It has been common over the life of the Church for generations to embrace the idea that the Church is the "New Israel," and that somehow the Church has replaced the Jewish people as the "Chosen." To an extent, this is true, but at times this reasoning has been used by some in the name of Christ to engage in heinous acts of anti-Semitism. It is important that we refrain from falling into that heresy, also called revocationism or "Replacement Theology," because to do so puts one at a serious risk. First of all, despite their temporary collective rejection of Jesus, He has had His hand on His people (yes, Jesus was born a Jew, in case some didn't get that memo!) and in many cases, as Fr. Elias Friedman notes in his seminal 1987 book Jewish Identity (New York: The Miriam Press), the suffering of the Jewish people mirrors Christ's own sufferings - Friedman, for instance on page 124, likens the Holocaust that happened to the Jews under Hitler to the Crucifixion, while the establishment of the state of Israel in 1948 is like a sort of Resurrection. On page 130 of his text, Fr. Friedman quotes St. Chrysostom who says "Seeing the Gentiles abusing little by little their grace, God will recall a second time the Jews." And, it also should be remembered that the Great Apostasy is synonymous with the collapse of Christendom, not the disappearance of Christianity - there will always be a faithful Remnant! Therefore, we can conclude by a consensus of Church teaching over the centuries that the coming Great Apostasy of the Gentile Church will be simultaneous with what is called the Accession of the Jews (meaning their acceptance of Christ and conversion to His message). That being said, one cannot be a good Catholic Christian until one has fallen in love with the religion and people of Israel (Hahn, p. 100). And, as late Eastern Orthodox writer, Fr. Lev Gillet, wrote in his 1942 classic Communion in the Messiah (Cambridge, UK: James Clarke and Co., 1942), "A true Christian and a true Israelite communicate in the same Messiah. This communion is partial and implicit. God will make it one day total and explicit." (Gillet, p. 196). The ulitimate communion of Jew and Gentile believer will come, therefore, when Christ comes for His Bride, His Church, but we can see it begin now and in the celebration of the Holy Eucharist we can be one and the same as we are baptized by the same baptism (Ephesians 4:8) - the 19th-century Anglican priest and herald of spiritual renewal, Rev. James Haldane Stewart, also noted in his writings that "Jew and Gentile shall become one fold, under one Shepherd." (James Haldane Stewart, Sermons Specifically Designed to Strengthen the Faith and Increase the Devotedness of Christians in the Present Remarkable Era. London: Ellerton and Henderson, 1829. P. 410). Now, how the Great Apostasy shall happen? Let us discuss that in conclusion.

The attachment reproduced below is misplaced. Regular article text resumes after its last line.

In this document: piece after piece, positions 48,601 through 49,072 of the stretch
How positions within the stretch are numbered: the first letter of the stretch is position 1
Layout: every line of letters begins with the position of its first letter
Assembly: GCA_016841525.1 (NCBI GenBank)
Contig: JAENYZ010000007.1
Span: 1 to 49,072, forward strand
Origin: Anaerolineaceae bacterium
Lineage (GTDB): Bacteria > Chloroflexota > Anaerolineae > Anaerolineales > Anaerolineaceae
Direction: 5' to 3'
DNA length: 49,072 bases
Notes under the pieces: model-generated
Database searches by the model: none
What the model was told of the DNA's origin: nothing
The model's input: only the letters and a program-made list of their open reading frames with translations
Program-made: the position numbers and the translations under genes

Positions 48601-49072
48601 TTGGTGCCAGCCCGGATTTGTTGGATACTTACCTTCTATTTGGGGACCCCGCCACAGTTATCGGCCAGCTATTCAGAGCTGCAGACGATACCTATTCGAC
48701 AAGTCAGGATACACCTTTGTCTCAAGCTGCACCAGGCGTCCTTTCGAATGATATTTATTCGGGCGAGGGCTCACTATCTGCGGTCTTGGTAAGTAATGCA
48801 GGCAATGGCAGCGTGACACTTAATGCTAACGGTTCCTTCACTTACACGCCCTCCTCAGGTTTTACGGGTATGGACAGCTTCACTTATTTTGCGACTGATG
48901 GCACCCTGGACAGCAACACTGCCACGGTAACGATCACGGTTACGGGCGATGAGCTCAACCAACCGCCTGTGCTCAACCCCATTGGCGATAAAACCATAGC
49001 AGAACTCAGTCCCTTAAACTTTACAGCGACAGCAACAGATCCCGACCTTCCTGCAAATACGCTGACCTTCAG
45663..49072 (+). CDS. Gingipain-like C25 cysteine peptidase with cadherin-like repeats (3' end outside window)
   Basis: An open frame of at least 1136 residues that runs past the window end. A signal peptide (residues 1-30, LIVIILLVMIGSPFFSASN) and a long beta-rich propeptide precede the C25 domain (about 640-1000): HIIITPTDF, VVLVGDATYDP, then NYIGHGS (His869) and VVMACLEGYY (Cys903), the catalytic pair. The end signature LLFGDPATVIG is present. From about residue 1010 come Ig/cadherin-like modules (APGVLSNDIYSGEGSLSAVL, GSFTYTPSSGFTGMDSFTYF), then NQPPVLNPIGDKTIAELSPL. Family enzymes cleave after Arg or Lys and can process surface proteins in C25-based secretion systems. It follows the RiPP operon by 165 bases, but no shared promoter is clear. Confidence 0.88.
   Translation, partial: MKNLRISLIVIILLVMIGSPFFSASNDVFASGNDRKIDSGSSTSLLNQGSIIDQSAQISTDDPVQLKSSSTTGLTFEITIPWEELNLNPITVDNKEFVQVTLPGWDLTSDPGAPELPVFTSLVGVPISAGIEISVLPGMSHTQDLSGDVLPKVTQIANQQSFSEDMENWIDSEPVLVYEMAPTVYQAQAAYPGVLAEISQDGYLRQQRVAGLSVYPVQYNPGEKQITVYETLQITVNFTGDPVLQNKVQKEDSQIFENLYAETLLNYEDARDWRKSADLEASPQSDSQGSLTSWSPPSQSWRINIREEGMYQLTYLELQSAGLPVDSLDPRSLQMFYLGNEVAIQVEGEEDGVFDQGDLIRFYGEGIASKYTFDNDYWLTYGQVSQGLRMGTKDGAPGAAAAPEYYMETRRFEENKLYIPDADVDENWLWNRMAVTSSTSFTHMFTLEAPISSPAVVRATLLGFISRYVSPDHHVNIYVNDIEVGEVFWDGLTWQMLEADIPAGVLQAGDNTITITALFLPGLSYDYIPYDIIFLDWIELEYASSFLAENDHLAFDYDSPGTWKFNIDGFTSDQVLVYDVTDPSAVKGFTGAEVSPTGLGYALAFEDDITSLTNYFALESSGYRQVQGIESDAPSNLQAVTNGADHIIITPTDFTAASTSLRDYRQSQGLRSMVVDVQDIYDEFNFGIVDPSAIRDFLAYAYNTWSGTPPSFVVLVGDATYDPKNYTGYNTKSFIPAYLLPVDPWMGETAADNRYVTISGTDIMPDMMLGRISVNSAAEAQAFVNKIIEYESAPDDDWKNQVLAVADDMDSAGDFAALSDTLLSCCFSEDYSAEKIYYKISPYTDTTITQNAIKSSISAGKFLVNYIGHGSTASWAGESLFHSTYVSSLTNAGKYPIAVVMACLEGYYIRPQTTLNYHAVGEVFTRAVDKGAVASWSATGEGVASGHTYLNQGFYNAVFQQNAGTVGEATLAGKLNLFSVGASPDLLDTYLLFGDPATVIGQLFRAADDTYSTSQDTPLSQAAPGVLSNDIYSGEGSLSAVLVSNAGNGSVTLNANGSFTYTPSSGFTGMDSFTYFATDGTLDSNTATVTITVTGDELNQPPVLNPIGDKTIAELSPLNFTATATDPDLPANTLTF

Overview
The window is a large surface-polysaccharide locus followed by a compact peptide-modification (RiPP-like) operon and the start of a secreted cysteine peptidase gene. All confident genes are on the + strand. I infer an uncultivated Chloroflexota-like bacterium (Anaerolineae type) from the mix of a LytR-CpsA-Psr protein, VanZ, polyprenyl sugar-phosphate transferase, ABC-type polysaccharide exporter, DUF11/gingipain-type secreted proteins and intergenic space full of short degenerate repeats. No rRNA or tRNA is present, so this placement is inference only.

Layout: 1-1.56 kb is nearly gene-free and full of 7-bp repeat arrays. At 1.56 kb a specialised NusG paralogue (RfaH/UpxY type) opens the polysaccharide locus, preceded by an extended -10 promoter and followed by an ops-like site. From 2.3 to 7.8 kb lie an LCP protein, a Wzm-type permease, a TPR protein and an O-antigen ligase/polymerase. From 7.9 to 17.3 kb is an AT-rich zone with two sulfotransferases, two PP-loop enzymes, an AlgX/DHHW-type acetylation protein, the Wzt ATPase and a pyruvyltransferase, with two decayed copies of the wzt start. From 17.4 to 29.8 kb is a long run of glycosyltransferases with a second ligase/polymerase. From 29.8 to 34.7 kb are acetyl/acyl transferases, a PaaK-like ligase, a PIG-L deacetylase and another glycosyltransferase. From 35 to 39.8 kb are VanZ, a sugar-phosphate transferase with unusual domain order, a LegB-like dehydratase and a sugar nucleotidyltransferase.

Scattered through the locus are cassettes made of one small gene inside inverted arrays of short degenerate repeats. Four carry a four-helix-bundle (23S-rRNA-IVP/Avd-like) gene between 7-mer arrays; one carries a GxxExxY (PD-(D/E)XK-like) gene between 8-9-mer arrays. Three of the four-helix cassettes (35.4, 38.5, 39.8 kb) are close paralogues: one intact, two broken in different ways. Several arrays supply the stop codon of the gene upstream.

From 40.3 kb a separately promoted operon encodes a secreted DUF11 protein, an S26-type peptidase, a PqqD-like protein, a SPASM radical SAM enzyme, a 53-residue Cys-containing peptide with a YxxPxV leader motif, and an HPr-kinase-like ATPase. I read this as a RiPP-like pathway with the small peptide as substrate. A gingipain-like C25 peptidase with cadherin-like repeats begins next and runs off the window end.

We need to understand that apostasy happens when Christians become too confortable with the New Covenant, especially with the grace it bestows. The lesson in Revelation 3 of the Laodiceans warns us of this complacency, and when people start being "too confortable," this tends to breed heretical doctrines and cultural conformity - are we not seeing that today?? When the destruction of Jerusalem happened in AD 70, it caused a lot of anxiety both for the resident Jewish population as well as the fledgling Christian community. But, here was the thing - it also made both communities realize some things. For Christians, this meant looking at Mount Zion in a new light - Jesus had, after all, instituted the Eucharist on Mount Zion. Therefore, when the fact that the "Real Presence" of Jesus was a sort of Parousia
The Mass is first and foremost where Christians join together with other Christians and the angels and saints to worship God. It is also where the Church received the "hidden manna" in times of trial (Rev. 2:17). The Mass is also where the prayers of the saints on earth rose like incense to join the prayers of the angels in heaven - hence the reason why Guardini wrote that the petition "Thy will be done" is the gateway petition of the whole Lord's Prayer. And, in every age, the Church has faced persecutions - in modern times it is twofold. In the Middle East, for instance, the demonic forces of radical Islam (personified in its current form as ISIS) are literally slaughtering and martyring untold numbers of Assyrian, Coptic, and other Christians. In the West, it is a growing secularist agenda, nourished by decades of teaching the false "gospel" of evolution and the gradual removal of God and Judeo-Christian ethical norms from our society, which has now even led to the persecution of people such as Kent Hovind, who was imprisoned 9 years under a trumped-up charge of "structuring" which essentially was a godless judge abusing laws directed at drug dealers and terrorists to target Christian ministries. Or, it is persecuting Christian businesses - who can set standards for how they conduct businesses they invest in - for not selling wedding cakes to "gay" couples based on their Christian convictions against doing so. Or, it is egotistical, corrupt lesbian bureaucrats in Houston, TX, who overstep their bounds by trying to "edit" what pastors preach in the pulpits of their churches. Persecution is persecution, regardless of if it comes by litigation or the sword, and Christians have been targeted by Satan for persecution since the Church was birthed. But, we also need to be encouraged that such efforts will ultimately fail, because GOD is in control of the events of the believer's life (Romans 8:28). And, we as the Church, the army of the Agnus Dei, draw strength ultimately from the banquet of heaven, the Eucharist. God bless you all until next time.